Private code could be marked with a special comment and tools can then prevent accidental release of private code.
I think it should take much less time to review code than to rewrite it from scratch, obviously, especially for very non-trivial parts like how to maximize utilization of the r600+ VLIW ALUs.Then there's the legal review. If you follow the news, you'll know how much work legal review is for the OS drivers that are mostly written from a known amount of documentation. Try to imagine sifting through a few hundred thousand lines of fglrx code to determine if it contains any licensed code that mustn't be shared, uses any patents that aren't covered outside of fglrx or tells internals about the hardware which AMD wants to keep secret.
When AMD/ATI's linux strategy was formed, opening up parts of fglrx was discussed. But it was deemed easier to start from the scratch.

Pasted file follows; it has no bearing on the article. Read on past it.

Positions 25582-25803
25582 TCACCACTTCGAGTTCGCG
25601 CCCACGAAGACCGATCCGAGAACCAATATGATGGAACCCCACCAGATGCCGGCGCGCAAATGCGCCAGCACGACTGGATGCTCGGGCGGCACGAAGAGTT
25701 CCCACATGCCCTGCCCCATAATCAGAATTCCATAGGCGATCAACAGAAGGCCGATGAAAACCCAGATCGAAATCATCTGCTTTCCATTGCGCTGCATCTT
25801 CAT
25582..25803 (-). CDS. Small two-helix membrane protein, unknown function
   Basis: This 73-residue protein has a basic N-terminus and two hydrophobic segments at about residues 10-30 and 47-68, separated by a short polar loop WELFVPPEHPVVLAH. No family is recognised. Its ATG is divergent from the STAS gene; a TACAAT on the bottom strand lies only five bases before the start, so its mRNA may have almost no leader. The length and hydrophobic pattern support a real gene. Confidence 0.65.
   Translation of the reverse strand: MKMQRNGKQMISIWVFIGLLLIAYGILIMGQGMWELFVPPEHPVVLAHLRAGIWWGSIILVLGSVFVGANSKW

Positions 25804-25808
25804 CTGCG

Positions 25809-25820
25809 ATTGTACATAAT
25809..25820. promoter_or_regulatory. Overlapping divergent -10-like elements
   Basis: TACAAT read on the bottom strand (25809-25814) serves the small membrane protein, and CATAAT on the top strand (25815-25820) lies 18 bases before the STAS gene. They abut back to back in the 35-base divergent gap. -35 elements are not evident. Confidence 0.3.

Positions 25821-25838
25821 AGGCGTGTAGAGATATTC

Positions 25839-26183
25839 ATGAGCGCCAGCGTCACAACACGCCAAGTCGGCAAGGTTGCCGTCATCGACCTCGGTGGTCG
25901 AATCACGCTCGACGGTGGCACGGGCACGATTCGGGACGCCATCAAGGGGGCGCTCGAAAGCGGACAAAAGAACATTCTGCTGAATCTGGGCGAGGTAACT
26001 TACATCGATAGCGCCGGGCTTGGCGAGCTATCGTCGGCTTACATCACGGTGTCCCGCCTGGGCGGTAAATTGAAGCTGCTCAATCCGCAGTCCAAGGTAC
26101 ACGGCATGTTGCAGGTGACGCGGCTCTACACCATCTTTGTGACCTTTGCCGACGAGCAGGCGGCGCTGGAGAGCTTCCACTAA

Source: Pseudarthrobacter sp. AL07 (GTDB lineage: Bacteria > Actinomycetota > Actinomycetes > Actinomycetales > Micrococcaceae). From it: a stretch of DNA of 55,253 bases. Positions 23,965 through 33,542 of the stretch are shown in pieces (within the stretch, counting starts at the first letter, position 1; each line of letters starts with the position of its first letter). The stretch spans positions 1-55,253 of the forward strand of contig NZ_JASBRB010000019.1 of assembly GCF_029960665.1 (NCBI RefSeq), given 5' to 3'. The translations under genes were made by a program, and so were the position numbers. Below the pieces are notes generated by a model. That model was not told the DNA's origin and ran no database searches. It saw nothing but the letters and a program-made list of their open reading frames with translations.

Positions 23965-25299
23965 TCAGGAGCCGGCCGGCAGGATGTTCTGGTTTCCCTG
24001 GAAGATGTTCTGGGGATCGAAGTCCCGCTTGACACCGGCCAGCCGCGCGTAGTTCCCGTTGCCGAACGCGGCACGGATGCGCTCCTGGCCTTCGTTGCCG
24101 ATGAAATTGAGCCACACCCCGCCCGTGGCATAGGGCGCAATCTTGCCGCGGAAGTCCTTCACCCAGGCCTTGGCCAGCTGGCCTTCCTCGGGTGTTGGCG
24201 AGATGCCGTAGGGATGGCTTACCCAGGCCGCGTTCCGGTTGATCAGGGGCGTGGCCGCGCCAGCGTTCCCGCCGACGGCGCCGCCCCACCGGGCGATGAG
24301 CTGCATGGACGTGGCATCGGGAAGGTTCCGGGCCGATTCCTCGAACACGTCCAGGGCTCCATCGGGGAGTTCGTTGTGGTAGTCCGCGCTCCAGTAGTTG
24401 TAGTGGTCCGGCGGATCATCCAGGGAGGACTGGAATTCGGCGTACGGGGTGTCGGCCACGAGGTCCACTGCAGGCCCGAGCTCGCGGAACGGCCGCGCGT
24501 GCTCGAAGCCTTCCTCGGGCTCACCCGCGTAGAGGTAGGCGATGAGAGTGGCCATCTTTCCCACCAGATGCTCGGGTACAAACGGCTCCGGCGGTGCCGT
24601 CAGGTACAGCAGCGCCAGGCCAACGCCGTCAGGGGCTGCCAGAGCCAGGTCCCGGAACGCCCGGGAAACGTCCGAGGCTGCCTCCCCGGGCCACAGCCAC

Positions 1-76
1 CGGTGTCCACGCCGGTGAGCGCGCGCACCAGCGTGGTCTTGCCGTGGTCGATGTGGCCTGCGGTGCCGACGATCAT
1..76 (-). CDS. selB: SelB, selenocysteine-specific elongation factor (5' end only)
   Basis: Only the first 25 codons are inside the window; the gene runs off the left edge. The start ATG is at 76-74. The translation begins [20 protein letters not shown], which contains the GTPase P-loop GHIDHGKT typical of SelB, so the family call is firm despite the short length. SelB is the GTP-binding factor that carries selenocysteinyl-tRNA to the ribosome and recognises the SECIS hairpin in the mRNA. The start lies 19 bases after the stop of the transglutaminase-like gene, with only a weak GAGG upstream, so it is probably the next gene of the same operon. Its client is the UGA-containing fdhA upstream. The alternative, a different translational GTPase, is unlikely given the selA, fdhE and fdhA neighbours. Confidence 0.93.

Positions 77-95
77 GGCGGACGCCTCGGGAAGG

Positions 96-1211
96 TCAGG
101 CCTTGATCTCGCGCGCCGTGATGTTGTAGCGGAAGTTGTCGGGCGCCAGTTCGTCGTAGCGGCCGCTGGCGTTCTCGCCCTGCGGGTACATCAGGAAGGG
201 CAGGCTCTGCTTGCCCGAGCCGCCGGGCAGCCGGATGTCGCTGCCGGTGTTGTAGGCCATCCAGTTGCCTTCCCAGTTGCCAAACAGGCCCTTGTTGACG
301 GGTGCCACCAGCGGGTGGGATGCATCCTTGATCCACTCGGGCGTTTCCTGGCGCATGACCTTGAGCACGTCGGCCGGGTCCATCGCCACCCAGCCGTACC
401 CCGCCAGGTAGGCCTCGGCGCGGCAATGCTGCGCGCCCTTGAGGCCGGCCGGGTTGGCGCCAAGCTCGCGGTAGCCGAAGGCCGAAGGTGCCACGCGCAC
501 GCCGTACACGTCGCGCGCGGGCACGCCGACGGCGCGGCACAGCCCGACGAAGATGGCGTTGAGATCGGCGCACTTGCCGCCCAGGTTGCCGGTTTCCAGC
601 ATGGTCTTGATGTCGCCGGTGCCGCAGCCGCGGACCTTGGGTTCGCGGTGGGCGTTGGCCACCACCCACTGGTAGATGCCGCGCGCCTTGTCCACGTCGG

The result may not be as fast as fglrx, but it's cleaner, better structured code. To me, that's more important.
Not to mention that the result is guaranteed to work well and be as good as the original one (if only non-essential parts are withheld), while starting from scratch gives no guarantee of matching fglrx performance at all.
But the really important thing is that the open source Linux driver would be at least partially a subset of the "real" driver that AMD really cares about, and thus would be guaranteed to be top notch and support new hardware immediately.
As long as the open driver is separate from the primary driver, hardware will always be supported months late (e.g. no HD 5xxx 3D support almost a year after release!), and the driver won't be competitive for 3D gaming, which is definitely not a desirable outcome for users, and arguably not desirable for AMD either (unless other concerns are more important).
Obviously, the ATI situation is still much better than the nVidia one, but it still falls way short of the ideal outcome (a top-notch open driver with full AMD software engineering support).